Sometimes, it’s all about perspective. The first time I visited Fonthill—once a private home and now a museum—it left me cold. Quite literally. The six-story concrete castle, which was constructed between 1908 and 1912, is not particularly inviting, and I was certain its creator and first resident, Henry Chapman Mercer, must have been a hardhearted man. On my next visit, after learning more about Mercer, I saw things differently. He may have been a bachelor and an eccentric, but he was also an avid dog lover and advocate for all creatures. The rooms were suddenly warmer.
Mercer, who came from a privileged background, was a Harvard-educated antiquarian as well as archaeologist, collector and ceramist. Fonthill was the first of three buildings he constructed in Doylestown, Pa. Inspired by the castles of Europe, Mercer incorporated characteristics of Medieval, Gothic and Byzantine architecture into his behemoth, which boasts 44 rooms, 32 stairwells, 200 windows and 18 fireplaces. Thousands of pieces of pottery, which he amassed during his worldwide travels, are incorporated into the walls and the ceilings. It is surely no accident that in Mercer’s original bedroom, the delicate blue-and-white Delft tiles all show images of domestic animals. Where there is no pottery, there are paintings or photos. I also noticed that the photos of his dogs are all large—larger, in fact, than those of his father.
Dogs played an important role in Mercer’s life. Most obvious is Rollo, whose beefy paw prints can be seen deep in the treads of the stairway in the Columbus Room that leads to the tower. I was touched by the words “Rollo’s Stairs,” spelled out in colorful ceramic letters on the stairway’s risers. Because Mercer was a private man and destroyed much of the personal information that might have given historians a window into his life, no one knows for sure if the impressions were intentional. However, Fonthill’s site manager Edward Reidell thinks they probably were; as he notes, “It would have been easy enough to take a trowel and wipe out the prints in the wet cement.” And, he points out, there are smaller paw prints in the stairs to the crypt, which was built a couple of years earlier when Rollo would have been a puppy, and in the Mercer Museum and Moravian Tileworks, Mercer’s other two concrete edifices. More compelling is the tribute he penned in his notebook after Rollo’s death in 1916: “May his footsteps outlast many generations of men on his stairways at Fonthill and the Bucks County Historical Society.”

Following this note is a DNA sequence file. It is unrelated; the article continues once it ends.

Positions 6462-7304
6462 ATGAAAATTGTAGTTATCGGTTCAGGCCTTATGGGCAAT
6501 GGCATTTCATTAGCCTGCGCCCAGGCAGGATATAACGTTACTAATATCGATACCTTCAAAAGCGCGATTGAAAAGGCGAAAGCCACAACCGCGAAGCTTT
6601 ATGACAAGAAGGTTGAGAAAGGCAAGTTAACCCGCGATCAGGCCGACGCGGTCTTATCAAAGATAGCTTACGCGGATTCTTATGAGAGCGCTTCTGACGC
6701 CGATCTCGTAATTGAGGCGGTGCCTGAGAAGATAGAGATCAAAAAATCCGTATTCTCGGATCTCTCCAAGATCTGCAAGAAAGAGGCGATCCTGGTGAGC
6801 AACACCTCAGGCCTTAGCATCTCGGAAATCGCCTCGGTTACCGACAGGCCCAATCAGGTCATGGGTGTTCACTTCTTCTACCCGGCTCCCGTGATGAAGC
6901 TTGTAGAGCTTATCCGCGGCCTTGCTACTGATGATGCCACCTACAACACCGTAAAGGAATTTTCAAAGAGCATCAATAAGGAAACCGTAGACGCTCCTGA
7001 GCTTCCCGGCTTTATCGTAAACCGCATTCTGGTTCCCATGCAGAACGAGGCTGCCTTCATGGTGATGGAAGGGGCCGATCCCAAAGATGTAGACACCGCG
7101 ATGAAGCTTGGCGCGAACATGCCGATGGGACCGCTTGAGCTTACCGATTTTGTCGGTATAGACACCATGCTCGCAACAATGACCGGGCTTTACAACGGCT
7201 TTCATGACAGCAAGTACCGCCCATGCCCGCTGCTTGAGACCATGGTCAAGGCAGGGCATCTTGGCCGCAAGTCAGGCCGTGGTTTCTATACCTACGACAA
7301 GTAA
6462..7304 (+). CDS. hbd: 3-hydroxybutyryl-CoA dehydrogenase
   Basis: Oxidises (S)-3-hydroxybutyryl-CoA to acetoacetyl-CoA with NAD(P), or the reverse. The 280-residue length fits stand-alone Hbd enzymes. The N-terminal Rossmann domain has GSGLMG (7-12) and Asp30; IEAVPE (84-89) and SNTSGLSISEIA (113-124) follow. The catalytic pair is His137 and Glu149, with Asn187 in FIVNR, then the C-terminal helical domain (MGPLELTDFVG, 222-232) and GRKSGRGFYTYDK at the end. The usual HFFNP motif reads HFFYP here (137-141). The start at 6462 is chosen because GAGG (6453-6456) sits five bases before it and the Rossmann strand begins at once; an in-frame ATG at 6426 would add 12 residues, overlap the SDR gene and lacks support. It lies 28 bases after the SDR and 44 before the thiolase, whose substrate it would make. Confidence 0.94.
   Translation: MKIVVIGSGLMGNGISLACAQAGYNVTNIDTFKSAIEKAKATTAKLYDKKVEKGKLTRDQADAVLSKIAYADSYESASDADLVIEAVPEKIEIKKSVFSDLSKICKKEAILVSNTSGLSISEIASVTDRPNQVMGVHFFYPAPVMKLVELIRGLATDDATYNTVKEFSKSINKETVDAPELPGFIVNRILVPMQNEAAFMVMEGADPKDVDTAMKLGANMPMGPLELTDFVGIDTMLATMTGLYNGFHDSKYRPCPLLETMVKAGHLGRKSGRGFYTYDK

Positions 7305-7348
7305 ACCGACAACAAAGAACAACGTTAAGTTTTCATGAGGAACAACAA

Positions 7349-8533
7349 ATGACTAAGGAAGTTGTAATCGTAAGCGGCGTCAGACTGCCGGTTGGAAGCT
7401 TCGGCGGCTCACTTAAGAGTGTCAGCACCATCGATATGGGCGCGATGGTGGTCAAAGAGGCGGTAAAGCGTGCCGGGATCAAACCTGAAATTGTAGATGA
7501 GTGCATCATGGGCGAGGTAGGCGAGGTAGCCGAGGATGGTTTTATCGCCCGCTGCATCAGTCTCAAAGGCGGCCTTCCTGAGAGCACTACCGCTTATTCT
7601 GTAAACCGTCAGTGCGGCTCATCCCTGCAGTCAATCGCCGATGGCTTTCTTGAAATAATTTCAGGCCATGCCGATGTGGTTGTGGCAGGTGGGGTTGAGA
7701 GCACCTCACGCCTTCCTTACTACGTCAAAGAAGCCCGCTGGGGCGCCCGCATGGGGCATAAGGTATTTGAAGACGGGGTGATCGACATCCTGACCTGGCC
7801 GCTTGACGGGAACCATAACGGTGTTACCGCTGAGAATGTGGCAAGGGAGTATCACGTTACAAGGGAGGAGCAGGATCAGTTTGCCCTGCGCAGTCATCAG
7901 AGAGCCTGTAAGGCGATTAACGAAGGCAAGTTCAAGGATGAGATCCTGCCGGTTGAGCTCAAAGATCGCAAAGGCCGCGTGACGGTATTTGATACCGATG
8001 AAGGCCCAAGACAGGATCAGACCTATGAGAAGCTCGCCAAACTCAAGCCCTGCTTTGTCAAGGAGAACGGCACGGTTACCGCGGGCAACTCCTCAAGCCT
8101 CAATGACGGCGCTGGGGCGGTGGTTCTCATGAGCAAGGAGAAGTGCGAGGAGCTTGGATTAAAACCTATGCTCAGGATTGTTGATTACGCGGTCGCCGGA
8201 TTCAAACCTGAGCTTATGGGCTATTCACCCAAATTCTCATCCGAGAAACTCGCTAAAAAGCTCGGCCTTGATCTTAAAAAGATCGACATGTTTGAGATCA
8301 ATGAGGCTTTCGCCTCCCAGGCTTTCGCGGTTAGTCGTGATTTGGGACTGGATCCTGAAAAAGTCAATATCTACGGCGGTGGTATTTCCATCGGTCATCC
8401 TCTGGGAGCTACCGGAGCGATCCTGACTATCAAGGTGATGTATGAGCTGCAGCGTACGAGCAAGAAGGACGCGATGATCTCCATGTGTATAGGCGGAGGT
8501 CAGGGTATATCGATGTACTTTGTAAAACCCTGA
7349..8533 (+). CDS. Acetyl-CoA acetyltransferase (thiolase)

There is no doubt that Rollo was a favorite among the long line of Chesapeake Bay Retrievers who made up Mercer’s family. There were more than a dozen of the big, reddish-brown dogs in his adult life, though because he often recycled names, it’s hard to know exactly how many. Author James Michener talked about Mercer riding his bike into town with a pair of dogs running behind him, and when Rollo became ill, Mercer lifted him into the back of the car so the dog could accompany him on daily trips to the historical society. Reidell references notes that indicate the paperboys spoke of Mercer playing with the dogs on the vast property, and his records show veterinary bills, dog licenses and tins of dog cookies, an almost revolutionary concept in the early 1900s. According to the local paper, when taxes were paid and licenses purchased anonymously for all of the town’s loose dogs, Mercer was behind the generous deed. He was also said to break up dog fights.
Historians offer two theories on Mercer’s choice of the Chessie. One is the connection to his family. According to an article in Mercer’s papers, his great-grandfather, John Francis Mercer, received one of two puppies saved when an English ship sank off the coast of Maryland in 1807. The puppies, crossbred with local Hounds and Retrievers, were the ancestors of the current Chesapeake Bay Retriever. The other theory is that these dogs were treated so harshly in the development of the breed—forced to retrieve hundreds of birds from icy waters—that they earned his sympathy.